When her hands aren't strumming a guitar, they're often pounding an opponent.
Aimee Mann has taken up boxing.
"It's kind of hard to find people to spar with," Mann says. "If I spar with a guy, it's a tricky thing. He's got to be good enough to know how to pull his punches. I'm not that great at defense.
"I've got a pretty good reach. But the only other advantage I have is if somebody has never sparred before, it's so freaky to put on headgear. It's just so claustrophobic and nerve-wracking to have somebody start throwing punches at you."
In some ways this hobby is nothing new. Mann has taken a lot of hits in her career.
The singer-songwriter first had to fight to free herself from the glossy image of her post-New Wave band 'Til Tuesday. Then she was tied up in court for years by a bankrupt record label that prevented her from releasing solo records.
But the 45-year-old musician has "gone the distance," earning both Grammy and Oscar nominations along the way.
Boxing proves a recurring theme on her latest album, "The Forgotten Arm." The title itself is a prizefighter's term for pinning an opponent on the ropes using outside jabs then bringing in the ignored inside arm for a match-ending uppercut.
"That's kind of a doofus technique that is best used on somebody who doesn't know what they're doing," she says.
She explains the title is an analogy for the fact the knock-out punch is usually the one you never see coming.
What audiences didn't see coming from Mann - who usually works in a standard pop framework - was a concept album. The songs on "The Forgotten Arm" tell the story of Vietnam vet and drug addict John and his Southern gal Caroline as they take a road trip across America.
The album itself (released on her own SuperEgo label) is designed as an illustrated pulp novella with her tunes as chapters. The stylish packaging is nominated for a Grammy.
"It's been so long since anybody's seen a concept album that I don't know if most people even remember it," Mann says. "But then it became so uncool that it's cool again - especially in the current climate of the single song-only download. The major labels are increasingly pushing one song at the expense of a record."
In addition to the boxing motif, Mann claims to be "peripherally inspired" by films.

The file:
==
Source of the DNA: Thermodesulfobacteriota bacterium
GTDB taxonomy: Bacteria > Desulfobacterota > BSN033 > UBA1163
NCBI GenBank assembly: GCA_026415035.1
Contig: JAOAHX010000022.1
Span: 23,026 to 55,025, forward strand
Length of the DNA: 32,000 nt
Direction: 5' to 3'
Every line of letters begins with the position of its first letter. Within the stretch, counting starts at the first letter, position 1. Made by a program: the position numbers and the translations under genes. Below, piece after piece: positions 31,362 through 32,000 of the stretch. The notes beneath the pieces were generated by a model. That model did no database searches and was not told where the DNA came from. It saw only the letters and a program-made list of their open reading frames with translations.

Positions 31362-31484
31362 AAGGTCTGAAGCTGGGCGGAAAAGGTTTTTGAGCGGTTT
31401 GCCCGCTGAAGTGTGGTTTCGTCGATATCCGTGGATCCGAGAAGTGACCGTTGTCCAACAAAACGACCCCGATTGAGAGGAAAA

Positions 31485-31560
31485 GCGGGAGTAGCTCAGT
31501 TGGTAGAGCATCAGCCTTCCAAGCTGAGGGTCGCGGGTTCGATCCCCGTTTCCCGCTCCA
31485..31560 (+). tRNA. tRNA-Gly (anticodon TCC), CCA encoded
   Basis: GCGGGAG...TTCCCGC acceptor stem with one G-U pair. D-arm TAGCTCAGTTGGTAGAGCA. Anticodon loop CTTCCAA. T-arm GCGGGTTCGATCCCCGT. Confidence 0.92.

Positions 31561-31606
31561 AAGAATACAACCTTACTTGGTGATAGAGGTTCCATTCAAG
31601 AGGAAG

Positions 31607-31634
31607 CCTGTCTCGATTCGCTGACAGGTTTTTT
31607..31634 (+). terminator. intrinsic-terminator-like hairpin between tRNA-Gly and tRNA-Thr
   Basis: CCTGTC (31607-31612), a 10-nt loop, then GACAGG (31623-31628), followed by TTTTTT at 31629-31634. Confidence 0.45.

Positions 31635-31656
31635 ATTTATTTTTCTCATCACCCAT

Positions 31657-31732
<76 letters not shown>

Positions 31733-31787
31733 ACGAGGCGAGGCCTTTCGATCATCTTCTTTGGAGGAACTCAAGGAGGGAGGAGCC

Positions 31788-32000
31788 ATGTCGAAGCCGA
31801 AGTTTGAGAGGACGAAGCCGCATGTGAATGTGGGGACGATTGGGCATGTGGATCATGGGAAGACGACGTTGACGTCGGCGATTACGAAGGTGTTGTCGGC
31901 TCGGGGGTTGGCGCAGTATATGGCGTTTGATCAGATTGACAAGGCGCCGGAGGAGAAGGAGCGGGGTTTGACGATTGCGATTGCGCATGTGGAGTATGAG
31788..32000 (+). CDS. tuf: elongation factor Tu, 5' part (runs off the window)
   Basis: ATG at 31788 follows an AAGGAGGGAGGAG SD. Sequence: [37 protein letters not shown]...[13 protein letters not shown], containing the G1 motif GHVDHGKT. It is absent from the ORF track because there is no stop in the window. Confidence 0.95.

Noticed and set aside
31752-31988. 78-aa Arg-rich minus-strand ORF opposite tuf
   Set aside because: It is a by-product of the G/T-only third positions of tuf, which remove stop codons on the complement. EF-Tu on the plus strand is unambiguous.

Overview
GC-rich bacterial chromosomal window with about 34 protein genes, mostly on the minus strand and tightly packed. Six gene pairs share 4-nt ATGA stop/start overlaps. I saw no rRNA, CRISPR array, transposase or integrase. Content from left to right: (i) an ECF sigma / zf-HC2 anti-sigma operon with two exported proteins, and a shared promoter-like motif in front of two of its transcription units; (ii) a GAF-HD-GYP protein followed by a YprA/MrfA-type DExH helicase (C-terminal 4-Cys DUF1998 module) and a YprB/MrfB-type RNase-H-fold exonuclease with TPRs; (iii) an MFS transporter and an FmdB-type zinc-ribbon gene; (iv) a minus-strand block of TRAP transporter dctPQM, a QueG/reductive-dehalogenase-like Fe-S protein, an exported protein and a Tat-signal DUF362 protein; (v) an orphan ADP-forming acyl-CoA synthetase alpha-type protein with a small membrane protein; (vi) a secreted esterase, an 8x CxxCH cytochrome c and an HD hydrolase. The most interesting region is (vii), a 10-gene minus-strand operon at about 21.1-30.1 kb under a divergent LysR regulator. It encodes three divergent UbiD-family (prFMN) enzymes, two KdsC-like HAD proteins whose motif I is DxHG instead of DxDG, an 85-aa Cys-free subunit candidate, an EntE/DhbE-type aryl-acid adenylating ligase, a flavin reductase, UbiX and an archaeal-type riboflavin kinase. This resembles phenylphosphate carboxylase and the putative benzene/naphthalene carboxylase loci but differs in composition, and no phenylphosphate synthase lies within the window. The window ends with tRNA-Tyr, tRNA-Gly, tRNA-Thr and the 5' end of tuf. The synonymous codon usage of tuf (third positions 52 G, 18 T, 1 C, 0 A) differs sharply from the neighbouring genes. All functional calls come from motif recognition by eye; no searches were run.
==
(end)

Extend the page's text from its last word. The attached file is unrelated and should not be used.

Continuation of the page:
"I always had road trip movies like 'Two-Lane Blacktop' (1971) in my mind. I don't even think I saw the whole thing - it was probably like 20 years ago that I saw half of it. It became almost like writing a score to an imaginary movie."
For the live road trip she will make to Lawrence this weekend, Mann is attempting an alternate musical approach. She'll perform an acoustic set with occasional backing from a bassist and keyboardist.
"There's something very satisfying about really stripping a tune down and letting the song stand on its own," she says. "It's sort of a sink or swim thing."
Everything's different now
It's been 20 years since the Mann-fronted 'Til Tuesday became a mainstay in pop culture, winning MTV's best new artist award in 1985. (Mann's husband Michael Penn earned the honor five years later.)
Now the Boston band's signature hit, "Voices Carry," can be heard in dentist's offices and classic rock stations.
What's it like for Mann to listen that song now?
"It seems like somebody else," she replies. "I think I write in a pretty different way now. First of all, I wrote that song on bass. It was practically the first song I had written on my own. It was in the top three. Lyrically, it's a little obvious. I don't think the way I sang was very good."
Mann believes her entire singing style has evolved since that spiky-haired era. In certain ways, technology is responsible.
"When I made the first 'Til Tuesday record, I had played a lot of live shows but never with monitors where I could hear myself," she recalls. "So my singing style was kind of half shout/half sing loud enough so that I could hear what I was doing - which is really bizarre when you think about it. You think that hearing what you were doing would be one of the first elements you need in the performance of music. It's kind of like having all your first paintings be where you're blindfolded."
Q: "Magnolia" director Paul Thomas Anderson said that he was so inspired by your songs that he wrote a movie around them. Do you ever find yourself inspired by other media enough to write a song?
A: "Yeah. There's definitely been some. There was a song I wrote called 'Ghost World' that was inspired by the graphic novel before the movie came out. ... It was a great movie, but the graphic novel was amazing."
Q: How separate do you like keeping your musical career from that of your husband's career?
A: "It's pretty separate I have to say. He does his thing. Because he has a studio in his office, every now and then I'll ask him to help me record something. But unless there's a song that one of us is working on that we need advice on -- that happens every now and then."
Q: You've played a nihilist onscreen in "The Big Lebowski." Do you ever finding yourself taking a nihilistic approach to music or the music industry?
A: "I don't think I know exactly what the nihilist approach is. But certainly it's hard to look at the music industry with a lot of hope and optimism. It's really falling apart. Record sales are down 40 percent. So as an indie it's getting harder and harder to make music."